Vitamin D is a fat soluble vitamin responsible for the intestinal absorption of dietary calcium and phosphorus.
Benefits of vitamin D, including maintaining healthy bones and heart to reduce the risk of breast cancer and other cancers.
Vitamin D is essential for the proper functioning of the body role, participating in important processes such as absorption and maintaining levels of calcium, which is essential for maintaining the nervous system and proper structure bones and teeth.
Many experts agree that the daily intake of vitamin D should be between 800 and 1000 IU (A UI, unit or international, is the standard used to measure vitamins like D, A or E).
Some foods rich in vitamin D
** Salmon: Salmon is one of the foods with vitamin D. A 100 gram serving has 360 IU of vitamin D, a little less than half of the daily intake that experts recommend.
** Milk and soy milk: Many brands of milk are fortified with vitamin D. A glass of 225 grams gives you 98 UI and many brands of soy, rice and almond milk are also fortified with vitamin D. Do not forget to check labels to make sure that milk is fortified with vitamin D.
** Canned tuna in oil: Tuna in oil is another food that provides 85 grams of vitamin D. tuna sandwich or a salad will give 25 percent of the daily minimum, according to experts suggest}.
** Yogurt: Many yogurts have additional contributions of vitamin D. Some yogurts fruit flavors, for example, have about 80 IU per 100 grams.
** Cereals: Not all cereals are fortified with vitamin D, so it is necessary to check the labels. Some cereals such as Cheerios have about 40 IU of vitamin D per cup.
Sunlight enhances the transformation of provitamin D to vitamin D in the skin.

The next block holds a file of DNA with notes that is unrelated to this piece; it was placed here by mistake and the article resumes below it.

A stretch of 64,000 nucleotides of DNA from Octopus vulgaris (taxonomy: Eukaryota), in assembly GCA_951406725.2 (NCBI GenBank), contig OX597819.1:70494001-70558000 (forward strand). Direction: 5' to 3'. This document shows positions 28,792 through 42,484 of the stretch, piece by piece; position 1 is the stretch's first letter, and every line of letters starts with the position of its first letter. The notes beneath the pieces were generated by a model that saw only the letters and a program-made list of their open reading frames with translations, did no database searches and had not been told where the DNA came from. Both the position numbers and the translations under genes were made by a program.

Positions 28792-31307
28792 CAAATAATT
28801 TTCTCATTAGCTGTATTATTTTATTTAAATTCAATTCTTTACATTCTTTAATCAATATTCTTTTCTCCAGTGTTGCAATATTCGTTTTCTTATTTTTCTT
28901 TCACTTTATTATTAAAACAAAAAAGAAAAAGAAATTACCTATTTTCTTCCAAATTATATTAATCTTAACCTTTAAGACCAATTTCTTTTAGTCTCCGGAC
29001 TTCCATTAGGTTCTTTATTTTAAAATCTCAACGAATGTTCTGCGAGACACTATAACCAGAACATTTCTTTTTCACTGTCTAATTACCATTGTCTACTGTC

Sunlight enhances the transformation of provitamin D to vitamin D in the skin. Vitamin D is formed from two provitamins: Provitamin D3 (7-dehydrocholesterol) and animal provitamin D2 (ergosterol) of vegetable origin. Ultraviolet radiation from sunlight we receive in the skin, provitamin transform these into cholecalciferol (vitamin D3) and ergocalciferol (vitamin D2) respectively. These are transformed in the liver to 25-hydroxycholecalciferol (or calcidiol) and then in the kidney is transformed through 1-25 dihydroxycholecalciferol (or calcitriol), which is the most active vitamin D product to facilitate intestinal absorption of calcium and phosphorus and bone resorption.
Sun exposure of about 10 minutes three or four days a week ensuring adequate levels of this vitamin in the body. Vitamin D produced in the skin is stored in adipose and muscle tissue from where it is used.
Moreover vitamin D as such from food. Are rich in vitamin D oily fish, fish liver oil, margarine, egg yolk, milk and dairy products.
The recommended daily amount of vitamin D is 5 mcg / day (400 U / day). This amount ensures proper bone development in children and adolescents. In adults over 50 years is recommended to increase their intake to 10-15 mg / day. There must be 25 mg / day in children or 50 mg / day in adults.
Vitamin D deficiency in the organism causes a decrease in calcium absorption by the intestine causing calcium levels decreased blood. Consequently, the parathyroid gland increases production of parathyroid hormone (PTH). This hormone acts upon the releasing bone calcium and phosphorus salts thereof (with the risk of demineralization), and stimulating kidney phosphorus loss through urine. This series of effects aim to try to normalize calcium levels in the blood, because as has been mentioned at the beginning, this cation is essential for the proper functioning of many body functions.
It is especially important to prevent calcium deficiency in children and the elderly. Therefore, in the first it is important that a balanced diet and frequent sun exposure. In older people is more common vitamin D deficiency in young adults, and is usually due to inadequate nutrition, decreased intestinal absorption of vitamin D and renal activation of pro vitamin, along with reduced exposure sun is very common.